William Frederick & Caroline Frances DOREEN
Both Bill Doreen and Carol Eriksen grew up in the Wellington area – Bill in Houghton Valley, and Carol in the Hutt Valley – during the straitened, depression years of the 1930s. But they each belonged to caring, encouraging parents who set them on their separate firm paths towards mutual success later in life. Carol was Dux of Sacred Heart College in Lower Hutt and then worked in a Wellington office learning about wages, taxes and auditing. Bill was less accomplished at school but, embedded among keen gardeners in his family, he knew where he was heading and the first step was gaining his Diploma in Horticulture at Massey Agricultural College in 1952.
The couple met at a dance in Wellington and were married in 1953.
A job for Bill with rose growers, Avenue Nurseries, brought them to Levin shortly afterwards. Soon Bill was awarded the post of grounds supervisor at the site of a new sanatorium to be built in Liverpool Street, but when a cure was found for tuberculosis, the building plans were shelved. This was the spur for the couple to launch into their own business. A milk round helped create enough capital to buy 10 acres of land in Fairfield Road in 1954 and their lily-growing business would become established there. Bill had developed a particular passion for lilies under his mentor at Massey, Dr John Yeates, from whom he bought his first stock.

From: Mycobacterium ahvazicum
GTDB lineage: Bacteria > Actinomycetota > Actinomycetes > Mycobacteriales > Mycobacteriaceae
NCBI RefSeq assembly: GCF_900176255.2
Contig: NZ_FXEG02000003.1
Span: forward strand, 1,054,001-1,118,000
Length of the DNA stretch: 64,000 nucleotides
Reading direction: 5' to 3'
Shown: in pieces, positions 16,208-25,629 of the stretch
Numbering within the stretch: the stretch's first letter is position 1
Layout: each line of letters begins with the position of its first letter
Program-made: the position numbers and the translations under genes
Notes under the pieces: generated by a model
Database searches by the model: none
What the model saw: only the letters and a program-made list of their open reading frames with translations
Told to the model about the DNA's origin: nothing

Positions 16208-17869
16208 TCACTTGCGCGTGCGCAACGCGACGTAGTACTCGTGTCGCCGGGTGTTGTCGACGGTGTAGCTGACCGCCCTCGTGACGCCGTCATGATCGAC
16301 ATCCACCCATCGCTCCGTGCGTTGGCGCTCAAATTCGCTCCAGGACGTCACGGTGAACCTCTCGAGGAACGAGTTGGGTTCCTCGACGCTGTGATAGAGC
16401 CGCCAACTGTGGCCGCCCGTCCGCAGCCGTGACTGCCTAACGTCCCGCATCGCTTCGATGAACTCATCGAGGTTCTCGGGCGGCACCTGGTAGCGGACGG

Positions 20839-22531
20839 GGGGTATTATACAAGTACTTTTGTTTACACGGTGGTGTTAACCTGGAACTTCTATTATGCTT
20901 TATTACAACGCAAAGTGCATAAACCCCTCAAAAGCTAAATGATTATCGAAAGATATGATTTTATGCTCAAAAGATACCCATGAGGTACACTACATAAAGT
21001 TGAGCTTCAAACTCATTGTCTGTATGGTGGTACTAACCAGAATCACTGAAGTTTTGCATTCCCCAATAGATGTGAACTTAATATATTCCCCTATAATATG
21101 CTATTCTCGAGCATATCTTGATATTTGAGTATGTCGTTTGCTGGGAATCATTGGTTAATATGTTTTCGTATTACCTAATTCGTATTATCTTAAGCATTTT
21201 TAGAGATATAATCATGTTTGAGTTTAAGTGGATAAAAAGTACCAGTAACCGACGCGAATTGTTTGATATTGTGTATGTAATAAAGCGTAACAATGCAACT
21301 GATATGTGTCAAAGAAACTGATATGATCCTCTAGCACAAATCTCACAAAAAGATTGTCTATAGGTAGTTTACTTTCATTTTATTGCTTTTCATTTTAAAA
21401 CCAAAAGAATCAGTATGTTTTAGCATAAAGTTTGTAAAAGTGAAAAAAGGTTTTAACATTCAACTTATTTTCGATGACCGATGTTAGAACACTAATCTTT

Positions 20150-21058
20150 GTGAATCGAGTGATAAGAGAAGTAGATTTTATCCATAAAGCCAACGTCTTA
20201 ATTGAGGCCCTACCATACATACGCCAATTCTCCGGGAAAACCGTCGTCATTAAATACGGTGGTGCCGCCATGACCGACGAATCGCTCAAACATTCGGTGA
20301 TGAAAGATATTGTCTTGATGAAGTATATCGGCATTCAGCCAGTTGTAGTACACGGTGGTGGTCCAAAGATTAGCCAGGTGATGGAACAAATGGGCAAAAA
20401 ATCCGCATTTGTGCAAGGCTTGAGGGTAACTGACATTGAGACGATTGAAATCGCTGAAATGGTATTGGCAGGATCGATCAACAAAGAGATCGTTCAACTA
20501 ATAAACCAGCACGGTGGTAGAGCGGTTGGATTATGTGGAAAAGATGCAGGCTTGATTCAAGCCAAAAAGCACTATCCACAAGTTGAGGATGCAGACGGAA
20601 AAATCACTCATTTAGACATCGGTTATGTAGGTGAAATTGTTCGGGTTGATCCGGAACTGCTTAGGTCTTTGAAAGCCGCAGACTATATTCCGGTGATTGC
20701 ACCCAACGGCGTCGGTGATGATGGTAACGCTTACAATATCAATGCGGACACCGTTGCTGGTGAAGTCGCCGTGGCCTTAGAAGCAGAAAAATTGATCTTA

Their breakthrough into prominence came when Bill was invited to supply lilies to decorate Government House for the visit of the Queen in 1963, and the next year he appeared on the television series ‘In Your Garden’. They showed their blooms at conventions across Australasia and caught the attention of growers from the United States, leading to an invitation to address a convention there in 1968. The same year, their business took on the name ‘Lilies International’ and thereafter they began selling bulbs and later cut flowers around the world, in North America, Europe and Asia.
Carol became adept at packing, dispatching and marketing the cut flowers while Bill developed his skills as a hybridiser to the extent that one of his creations, ‘Casa Blanca’, became one of the largest-selling blooms in the world. Awards and continual invitations to address lily conventions both nationally and internationally followed, along with many jobs and a very positive profile for Levin and the Horowhenua.